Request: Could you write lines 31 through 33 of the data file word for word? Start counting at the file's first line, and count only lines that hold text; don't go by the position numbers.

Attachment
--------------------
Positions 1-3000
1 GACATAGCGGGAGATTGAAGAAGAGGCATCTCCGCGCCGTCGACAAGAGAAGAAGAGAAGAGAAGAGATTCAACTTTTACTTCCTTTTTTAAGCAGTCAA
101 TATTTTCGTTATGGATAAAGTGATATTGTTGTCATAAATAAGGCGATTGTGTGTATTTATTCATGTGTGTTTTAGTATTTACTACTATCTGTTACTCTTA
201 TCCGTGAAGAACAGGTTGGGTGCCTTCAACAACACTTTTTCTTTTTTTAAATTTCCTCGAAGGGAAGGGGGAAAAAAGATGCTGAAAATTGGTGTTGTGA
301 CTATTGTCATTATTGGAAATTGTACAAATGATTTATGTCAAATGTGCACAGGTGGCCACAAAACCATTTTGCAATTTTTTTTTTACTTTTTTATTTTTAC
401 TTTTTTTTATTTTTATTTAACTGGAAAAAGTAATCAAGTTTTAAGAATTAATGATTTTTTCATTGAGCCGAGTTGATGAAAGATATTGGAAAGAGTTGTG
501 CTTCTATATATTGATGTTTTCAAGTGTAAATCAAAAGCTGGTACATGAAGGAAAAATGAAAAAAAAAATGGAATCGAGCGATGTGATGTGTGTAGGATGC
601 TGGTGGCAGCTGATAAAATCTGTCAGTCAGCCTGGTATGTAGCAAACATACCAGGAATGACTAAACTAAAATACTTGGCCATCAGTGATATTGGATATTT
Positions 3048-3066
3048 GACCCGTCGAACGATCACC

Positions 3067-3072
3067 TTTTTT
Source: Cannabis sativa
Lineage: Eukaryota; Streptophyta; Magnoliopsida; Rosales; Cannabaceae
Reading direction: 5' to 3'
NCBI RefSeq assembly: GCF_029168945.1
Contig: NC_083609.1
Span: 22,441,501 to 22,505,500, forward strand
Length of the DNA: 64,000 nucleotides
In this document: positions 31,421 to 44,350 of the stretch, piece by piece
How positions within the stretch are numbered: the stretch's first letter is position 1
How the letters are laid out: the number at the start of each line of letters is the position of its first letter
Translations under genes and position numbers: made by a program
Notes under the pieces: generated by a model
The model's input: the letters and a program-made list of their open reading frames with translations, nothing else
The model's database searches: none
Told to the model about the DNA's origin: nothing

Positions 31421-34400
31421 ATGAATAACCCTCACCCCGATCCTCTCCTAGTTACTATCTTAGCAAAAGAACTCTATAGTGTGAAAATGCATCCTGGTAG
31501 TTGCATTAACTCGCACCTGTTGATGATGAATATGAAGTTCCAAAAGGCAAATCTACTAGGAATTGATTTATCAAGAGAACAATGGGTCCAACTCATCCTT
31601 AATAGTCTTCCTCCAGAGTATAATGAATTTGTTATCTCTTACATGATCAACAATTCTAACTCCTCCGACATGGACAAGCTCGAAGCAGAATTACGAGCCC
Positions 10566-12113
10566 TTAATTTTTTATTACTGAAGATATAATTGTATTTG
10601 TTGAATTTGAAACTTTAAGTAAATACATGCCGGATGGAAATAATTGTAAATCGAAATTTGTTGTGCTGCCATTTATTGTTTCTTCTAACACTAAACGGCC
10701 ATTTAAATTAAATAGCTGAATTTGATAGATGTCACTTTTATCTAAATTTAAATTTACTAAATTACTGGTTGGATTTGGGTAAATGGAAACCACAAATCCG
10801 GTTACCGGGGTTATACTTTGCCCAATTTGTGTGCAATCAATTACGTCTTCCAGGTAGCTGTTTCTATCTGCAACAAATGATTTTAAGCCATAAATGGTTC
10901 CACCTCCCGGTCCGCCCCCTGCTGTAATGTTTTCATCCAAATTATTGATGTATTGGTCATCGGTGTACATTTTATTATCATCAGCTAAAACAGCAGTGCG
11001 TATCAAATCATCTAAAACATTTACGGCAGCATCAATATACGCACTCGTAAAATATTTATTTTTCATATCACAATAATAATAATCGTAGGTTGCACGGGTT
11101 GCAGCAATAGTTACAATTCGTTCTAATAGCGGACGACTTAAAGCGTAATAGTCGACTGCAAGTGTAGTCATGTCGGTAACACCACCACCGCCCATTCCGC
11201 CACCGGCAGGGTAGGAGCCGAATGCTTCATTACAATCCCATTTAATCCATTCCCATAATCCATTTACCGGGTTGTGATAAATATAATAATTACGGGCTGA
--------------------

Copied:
31601 AATAGTCTTCCTCCAGAGTATAATGAATTTGTTATCTCTTACATGATCAACAATTCTAACTCCTCCGACATGGACAAGCTCGAAGCAGAATTACGAGCCC
Positions 10566-12113
10566 TTAATTTTTTATTACTGAAGATATAATTGTATTTG